Every few years, there’s a flurry of interest in the financial media in income protection. There are strong recommendations from experts on how it can play a big part in providing financial security for families, what good value it is and how high the claims payment rates are. Then it quickly fades away again and Income Protection gets put back on the shelf.
Why is this so? One of the biggest fears that most people have is about losing their income, particularly given that the majority have few enough resources to fall back on in this event and quickly become dependent upon the welfare system. It is well known that the prospect of redundancy is extremely stressful and gives many people sleepless nights. Yet, when it comes to the possibility of losing one’s income through being unable to perform one’s work anymore, people appear blasé to the point of insouciance.
As is revealed on the Which magazine website, while just 12% of employers will support staff who are sick for over a year, only 9% of employees actually have some form of income protection policy to guard against this eventuality. This leaves a huge gap in the market for a product that provides a lot of security for a relatively low cost.
So why do so few people take it up? When you compare it to the much-maligned, and rightly so, payment protection insurance, which so many people bought to protect loans, it seems odd that so few people can be persuaded to protect their income against the risk of unexpected illness that prevents them from earning.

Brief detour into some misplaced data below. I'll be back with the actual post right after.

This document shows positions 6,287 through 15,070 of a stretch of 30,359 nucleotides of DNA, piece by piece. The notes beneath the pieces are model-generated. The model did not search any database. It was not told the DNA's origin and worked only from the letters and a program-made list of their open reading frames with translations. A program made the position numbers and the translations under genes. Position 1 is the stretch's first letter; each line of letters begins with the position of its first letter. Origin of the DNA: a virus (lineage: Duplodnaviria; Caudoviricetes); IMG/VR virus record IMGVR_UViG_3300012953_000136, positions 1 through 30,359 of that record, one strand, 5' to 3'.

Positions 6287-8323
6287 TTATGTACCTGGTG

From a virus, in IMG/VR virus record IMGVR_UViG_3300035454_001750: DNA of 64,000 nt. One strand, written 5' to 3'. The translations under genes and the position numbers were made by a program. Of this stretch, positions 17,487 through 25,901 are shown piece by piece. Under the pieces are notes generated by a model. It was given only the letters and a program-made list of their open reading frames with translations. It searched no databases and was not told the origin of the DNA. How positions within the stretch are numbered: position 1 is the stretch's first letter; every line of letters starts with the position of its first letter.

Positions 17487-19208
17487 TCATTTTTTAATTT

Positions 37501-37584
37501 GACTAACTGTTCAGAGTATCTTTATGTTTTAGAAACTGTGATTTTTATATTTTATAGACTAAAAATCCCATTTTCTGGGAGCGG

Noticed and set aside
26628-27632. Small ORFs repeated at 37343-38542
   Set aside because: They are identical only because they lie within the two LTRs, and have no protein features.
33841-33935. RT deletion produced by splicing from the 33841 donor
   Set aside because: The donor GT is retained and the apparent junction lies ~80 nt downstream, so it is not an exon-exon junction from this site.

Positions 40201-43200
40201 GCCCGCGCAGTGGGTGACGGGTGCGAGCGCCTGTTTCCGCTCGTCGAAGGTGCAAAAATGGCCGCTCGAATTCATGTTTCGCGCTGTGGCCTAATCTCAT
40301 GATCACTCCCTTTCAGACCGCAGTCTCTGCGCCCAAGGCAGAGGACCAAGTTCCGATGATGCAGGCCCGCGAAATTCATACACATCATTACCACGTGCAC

Surely this is down to the level of publicity within the industry. The emphasis of protection from IFAs can be minimal as they tend to focus on the sexier world of investments and projections of huge wealth in the future. Yet most people require protection from the risk of losing their income far more than they need to worry about the precise level of their savings for the future. Indeed a sustained period of unemployment due to illness, with only state benefits to rely on, will do the kind of damage to their long-term savings that no ‘growth‘ fund will be able to repair.
What’s needed is a major publicity campaign from the industry on the value to be had in income protection. It needs to be a sustained campaign, which brings home to consumers the value that is provided by this protection product and the risks involved in not having it. At a minimum, we should be aiming to raise the number of people who have income protection to the 41% level of those who have life assurance.
Income Protection, along with basic life protection and a minimum pension saving should form the core of financial products possessed by any working age adult in the country. Having such low levels of income protection is a danger for the economy and a missed opportunity for the life industry itself.
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